Double lung transplant recipient Michelle Green ready for Progressive Field spotlight
When Michelle Green received a double lung transplant on July 20, 2012, she hung photos from her softball days on the wall along her hospital bedside. Her goal was to overcome Cystic Fibrosis and return to the softball field, where she once could play catch and run around the bases with ease.
Although Green is not yet able to participate fully in softball activities, she will be making her return to Progressive Field on Monday. Green will be in attendance as the Indians take on the Royals in the opener of a three-game series.
Green, 24, grew up playing soccer, basketball, softball and hockey. Her spot on Ohio State’s club hockey team has undoubtedly been the highlight of her athletic career thus far.
Severe diabetes, multiple pneumonias, a collapsed lung and numerous hospitalizations – all the result of her Cystic Fibrosis — led to Green’s double-lung transplant, and ultimately halted her athletic career, said Marie M. Budev, Medical Director of the Lung and Heart Transplant Program at the Cleveland Clinic.
“When I first got the transplant, I was able to do things activity-wise; I kept pretty upbeat [because of] that,” Green said. “The longer you go, the harder it is because I identified myself as an athlete (and I was slowing down). I watched my body waste away, and as an athlete, that’s hard to do.”
The transplant was made possible through organ donation, which Dr. Budev and Green emphasized as vitally important for more to consider.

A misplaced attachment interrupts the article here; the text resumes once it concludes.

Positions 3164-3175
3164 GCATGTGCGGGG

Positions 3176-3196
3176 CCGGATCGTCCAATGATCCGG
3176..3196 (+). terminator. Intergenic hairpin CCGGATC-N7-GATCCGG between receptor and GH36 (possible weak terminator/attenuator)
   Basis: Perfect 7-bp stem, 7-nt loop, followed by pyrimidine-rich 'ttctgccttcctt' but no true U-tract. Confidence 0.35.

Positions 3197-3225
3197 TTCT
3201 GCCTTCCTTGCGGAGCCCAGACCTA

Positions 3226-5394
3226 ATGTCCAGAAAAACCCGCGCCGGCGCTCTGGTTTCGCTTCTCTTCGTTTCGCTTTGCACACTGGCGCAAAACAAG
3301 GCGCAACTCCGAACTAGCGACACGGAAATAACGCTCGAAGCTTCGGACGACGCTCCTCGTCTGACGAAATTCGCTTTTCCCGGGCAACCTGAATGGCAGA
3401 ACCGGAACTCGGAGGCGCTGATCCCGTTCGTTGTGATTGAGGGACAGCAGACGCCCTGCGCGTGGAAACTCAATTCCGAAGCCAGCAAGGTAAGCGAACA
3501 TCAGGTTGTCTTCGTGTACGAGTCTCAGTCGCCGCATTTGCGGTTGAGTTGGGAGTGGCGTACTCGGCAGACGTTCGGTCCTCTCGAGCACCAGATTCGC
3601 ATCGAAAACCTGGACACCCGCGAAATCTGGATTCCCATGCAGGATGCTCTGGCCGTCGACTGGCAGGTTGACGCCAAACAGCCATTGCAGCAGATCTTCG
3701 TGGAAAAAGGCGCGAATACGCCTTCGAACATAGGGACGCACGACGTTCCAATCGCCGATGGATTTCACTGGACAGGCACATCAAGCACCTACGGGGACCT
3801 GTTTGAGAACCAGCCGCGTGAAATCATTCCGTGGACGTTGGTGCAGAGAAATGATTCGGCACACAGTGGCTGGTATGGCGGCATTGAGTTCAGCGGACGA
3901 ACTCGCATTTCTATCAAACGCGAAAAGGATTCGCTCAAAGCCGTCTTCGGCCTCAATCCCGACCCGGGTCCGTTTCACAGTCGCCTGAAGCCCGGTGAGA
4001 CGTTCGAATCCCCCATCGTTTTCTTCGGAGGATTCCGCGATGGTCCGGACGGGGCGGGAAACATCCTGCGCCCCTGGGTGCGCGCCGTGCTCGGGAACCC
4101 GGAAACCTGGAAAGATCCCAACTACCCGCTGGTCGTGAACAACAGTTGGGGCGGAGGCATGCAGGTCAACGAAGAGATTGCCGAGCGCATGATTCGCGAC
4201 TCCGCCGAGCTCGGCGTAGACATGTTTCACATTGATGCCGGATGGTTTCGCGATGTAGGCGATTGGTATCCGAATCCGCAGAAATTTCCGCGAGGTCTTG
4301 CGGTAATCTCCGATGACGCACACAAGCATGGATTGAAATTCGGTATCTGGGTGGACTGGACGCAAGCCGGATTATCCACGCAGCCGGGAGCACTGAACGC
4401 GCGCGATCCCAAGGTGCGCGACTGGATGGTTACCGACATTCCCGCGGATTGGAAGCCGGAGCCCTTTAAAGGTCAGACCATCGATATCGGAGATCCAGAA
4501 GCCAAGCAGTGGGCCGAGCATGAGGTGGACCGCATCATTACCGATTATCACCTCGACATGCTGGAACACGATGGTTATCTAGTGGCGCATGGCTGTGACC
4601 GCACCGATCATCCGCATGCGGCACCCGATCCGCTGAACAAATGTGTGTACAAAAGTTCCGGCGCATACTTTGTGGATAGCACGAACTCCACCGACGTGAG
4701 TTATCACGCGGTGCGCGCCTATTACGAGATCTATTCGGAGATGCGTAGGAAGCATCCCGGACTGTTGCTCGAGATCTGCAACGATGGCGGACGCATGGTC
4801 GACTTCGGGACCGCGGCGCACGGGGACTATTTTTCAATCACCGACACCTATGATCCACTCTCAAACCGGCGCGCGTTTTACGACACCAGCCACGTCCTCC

“She has always been an athletic little girl. It was her disease that stopped her,” Budev said. “What saved her and the message she wants to pass on is she is here and able to do all these great things because there was an organ donor and a family that consented to giving this gift.”
Green has come a long way in her recovery and is now pursuing a double major in athletic training and exercise science at Baldwin Wallace.
“Since I was so active — I love watching, coaching and playing — I was looking for something to stay in that kind of arena,” Green said. “Going through some injuries of my own, I got into the therapy part of it and the rehab. I thought that was neat to help everybody come back from an injury and take care of them.”
Aside from attending a few Lake Erie Monsters games and Columbus Blue Jackets games, Green and her father watch every Tribe game from the hospital.
Green said she enjoys staying at the Cleveland Clinic because they have big screen televisions in every room.
“I have been an Indians fan my whole life,” Green said. “Lou Marson is one of my favorites, but he’s hurt. The whole team is great and fun to watch.”
–TribeVibe contributor Megan Golden